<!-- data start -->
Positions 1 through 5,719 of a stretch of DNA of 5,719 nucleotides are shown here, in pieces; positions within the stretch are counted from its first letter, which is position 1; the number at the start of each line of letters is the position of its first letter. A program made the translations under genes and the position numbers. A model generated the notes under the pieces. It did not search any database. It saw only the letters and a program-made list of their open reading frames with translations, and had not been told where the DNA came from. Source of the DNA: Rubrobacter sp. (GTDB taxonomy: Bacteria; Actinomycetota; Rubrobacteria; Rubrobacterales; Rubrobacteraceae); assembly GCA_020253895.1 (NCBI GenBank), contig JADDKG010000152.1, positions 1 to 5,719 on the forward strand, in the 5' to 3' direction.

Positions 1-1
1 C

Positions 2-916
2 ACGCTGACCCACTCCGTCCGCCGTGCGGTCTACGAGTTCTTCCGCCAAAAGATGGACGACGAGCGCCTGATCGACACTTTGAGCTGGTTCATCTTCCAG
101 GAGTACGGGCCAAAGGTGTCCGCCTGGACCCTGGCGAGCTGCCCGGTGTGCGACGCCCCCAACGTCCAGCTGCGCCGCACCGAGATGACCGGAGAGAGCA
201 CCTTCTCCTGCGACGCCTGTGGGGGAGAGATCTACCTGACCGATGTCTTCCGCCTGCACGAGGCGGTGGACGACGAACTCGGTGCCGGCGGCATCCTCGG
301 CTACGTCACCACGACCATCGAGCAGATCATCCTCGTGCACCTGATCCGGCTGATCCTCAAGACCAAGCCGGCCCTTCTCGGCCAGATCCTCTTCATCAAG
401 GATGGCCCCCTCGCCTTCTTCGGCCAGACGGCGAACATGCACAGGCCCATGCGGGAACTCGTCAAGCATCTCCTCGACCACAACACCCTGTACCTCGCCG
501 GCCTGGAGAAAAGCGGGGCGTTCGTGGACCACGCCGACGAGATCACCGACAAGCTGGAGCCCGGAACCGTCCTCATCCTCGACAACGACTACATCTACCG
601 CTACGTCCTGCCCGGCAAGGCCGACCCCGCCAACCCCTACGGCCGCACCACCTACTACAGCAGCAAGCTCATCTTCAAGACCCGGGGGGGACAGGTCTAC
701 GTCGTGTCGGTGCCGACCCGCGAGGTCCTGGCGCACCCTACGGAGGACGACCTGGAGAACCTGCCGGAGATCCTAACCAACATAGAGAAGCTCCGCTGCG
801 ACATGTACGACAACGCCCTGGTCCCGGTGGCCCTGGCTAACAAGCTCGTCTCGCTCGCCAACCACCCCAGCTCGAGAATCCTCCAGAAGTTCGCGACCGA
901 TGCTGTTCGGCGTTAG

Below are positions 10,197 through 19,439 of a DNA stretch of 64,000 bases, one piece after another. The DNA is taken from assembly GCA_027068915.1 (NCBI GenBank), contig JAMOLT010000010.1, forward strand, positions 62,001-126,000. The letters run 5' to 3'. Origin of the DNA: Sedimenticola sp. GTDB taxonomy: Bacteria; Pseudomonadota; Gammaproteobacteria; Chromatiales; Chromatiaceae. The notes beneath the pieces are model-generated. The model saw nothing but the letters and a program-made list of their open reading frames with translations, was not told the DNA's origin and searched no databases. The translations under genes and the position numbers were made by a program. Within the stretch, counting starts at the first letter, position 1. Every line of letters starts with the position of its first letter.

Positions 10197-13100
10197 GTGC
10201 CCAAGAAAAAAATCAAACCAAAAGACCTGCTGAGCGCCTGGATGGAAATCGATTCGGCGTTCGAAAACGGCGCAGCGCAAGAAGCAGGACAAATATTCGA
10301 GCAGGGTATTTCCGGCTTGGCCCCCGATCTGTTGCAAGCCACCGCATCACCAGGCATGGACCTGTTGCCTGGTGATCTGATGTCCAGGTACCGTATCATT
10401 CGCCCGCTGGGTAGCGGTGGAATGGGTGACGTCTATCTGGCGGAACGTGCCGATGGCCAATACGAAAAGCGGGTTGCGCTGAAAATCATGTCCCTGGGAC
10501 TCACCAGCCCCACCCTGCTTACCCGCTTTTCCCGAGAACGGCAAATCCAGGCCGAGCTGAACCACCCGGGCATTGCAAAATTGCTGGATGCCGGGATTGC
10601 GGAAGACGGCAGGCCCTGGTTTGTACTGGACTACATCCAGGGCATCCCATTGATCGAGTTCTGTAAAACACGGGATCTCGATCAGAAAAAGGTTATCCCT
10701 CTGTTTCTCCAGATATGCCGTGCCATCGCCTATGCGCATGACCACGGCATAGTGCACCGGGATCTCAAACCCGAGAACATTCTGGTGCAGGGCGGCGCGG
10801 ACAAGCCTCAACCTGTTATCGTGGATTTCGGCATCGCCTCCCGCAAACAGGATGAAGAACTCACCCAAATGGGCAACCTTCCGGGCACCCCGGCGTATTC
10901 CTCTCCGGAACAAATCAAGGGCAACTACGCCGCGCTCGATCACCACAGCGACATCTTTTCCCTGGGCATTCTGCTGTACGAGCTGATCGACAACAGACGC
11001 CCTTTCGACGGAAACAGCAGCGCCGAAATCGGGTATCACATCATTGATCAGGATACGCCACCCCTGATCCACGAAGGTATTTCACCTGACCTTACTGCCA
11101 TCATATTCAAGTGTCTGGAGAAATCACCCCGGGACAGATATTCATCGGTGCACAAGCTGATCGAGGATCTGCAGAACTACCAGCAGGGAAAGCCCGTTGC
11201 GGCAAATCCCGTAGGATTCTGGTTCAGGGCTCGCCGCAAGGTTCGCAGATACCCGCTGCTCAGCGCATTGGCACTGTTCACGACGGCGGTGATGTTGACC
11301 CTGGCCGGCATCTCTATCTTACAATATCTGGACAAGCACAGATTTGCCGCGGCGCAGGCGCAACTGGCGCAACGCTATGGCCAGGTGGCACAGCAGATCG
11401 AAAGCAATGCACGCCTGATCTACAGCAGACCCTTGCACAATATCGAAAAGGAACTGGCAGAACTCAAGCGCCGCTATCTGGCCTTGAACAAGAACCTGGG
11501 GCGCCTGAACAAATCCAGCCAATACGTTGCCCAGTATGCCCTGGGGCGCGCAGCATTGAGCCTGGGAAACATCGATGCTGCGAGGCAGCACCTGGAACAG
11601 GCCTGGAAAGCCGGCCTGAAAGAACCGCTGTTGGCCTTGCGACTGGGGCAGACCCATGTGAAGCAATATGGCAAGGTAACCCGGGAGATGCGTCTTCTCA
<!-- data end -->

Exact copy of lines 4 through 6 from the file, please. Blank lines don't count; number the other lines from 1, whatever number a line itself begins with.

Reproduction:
Positions 2-916
2 ACGCTGACCCACTCCGTCCGCCGTGCGGTCTACGAGTTCTTCCGCCAAAAGATGGACGACGAGCGCCTGATCGACACTTTGAGCTGGTTCATCTTCCAG
101 GAGTACGGGCCAAAGGTGTCCGCCTGGACCCTGGCGAGCTGCCCGGTGTGCGACGCCCCCAACGTCCAGCTGCGCCGCACCGAGATGACCGGAGAGAGCA